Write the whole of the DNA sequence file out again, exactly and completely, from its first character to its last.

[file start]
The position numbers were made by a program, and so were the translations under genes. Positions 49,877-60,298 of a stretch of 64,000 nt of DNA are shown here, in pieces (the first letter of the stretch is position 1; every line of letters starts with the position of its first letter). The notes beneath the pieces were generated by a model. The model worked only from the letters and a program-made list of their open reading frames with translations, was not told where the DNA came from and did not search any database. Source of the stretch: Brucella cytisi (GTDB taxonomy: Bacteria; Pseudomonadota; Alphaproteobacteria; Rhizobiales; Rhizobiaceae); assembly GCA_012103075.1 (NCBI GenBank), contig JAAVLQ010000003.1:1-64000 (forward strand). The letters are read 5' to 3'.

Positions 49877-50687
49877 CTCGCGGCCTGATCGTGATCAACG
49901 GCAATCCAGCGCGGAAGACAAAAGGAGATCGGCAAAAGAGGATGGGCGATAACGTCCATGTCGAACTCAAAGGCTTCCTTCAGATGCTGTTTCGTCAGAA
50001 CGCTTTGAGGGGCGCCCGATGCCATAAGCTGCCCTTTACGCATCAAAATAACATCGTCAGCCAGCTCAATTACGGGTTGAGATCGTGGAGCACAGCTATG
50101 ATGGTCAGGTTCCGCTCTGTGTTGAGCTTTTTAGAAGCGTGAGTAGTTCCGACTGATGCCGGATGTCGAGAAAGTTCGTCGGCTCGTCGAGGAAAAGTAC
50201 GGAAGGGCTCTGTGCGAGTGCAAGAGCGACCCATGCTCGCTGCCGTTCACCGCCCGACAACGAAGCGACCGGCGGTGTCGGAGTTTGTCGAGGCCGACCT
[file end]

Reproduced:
The position numbers were made by a program, and so were the translations under genes. Positions 49,877-60,298 of a stretch of 64,000 nt of DNA are shown here, in pieces (the first letter of the stretch is position 1; every line of letters starts with the position of its first letter). The notes beneath the pieces were generated by a model. The model worked only from the letters and a program-made list of their open reading frames with translations, was not told where the DNA came from and did not search any database. Source of the stretch: Brucella cytisi (GTDB taxonomy: Bacteria; Pseudomonadota; Alphaproteobacteria; Rhizobiales; Rhizobiaceae); assembly GCA_012103075.1 (NCBI GenBank), contig JAAVLQ010000003.1:1-64000 (forward strand). The letters are read 5' to 3'.

Positions 49877-50687
49877 CTCGCGGCCTGATCGTGATCAACG
49901 GCAATCCAGCGCGGAAGACAAAAGGAGATCGGCAAAAGAGGATGGGCGATAACGTCCATGTCGAACTCAAAGGCTTCCTTCAGATGCTGTTTCGTCAGAA
50001 CGCTTTGAGGGGCGCCCGATGCCATAAGCTGCCCTTTACGCATCAAAATAACATCGTCAGCCAGCTCAATTACGGGTTGAGATCGTGGAGCACAGCTATG
50101 ATGGTCAGGTTCCGCTCTGTGTTGAGCTTTTTAGAAGCGTGAGTAGTTCCGACTGATGCCGGATGTCGAGAAAGTTCGTCGGCTCGTCGAGGAAAAGTAC
50201 GGAAGGGCTCTGTGCGAGTGCAAGAGCGACCCATGCTCGCTGCCGTTCACCGCCCGACAACGAAGCGACCGGCGGTGTCGGAGTTTGTCGAGGCCGACCT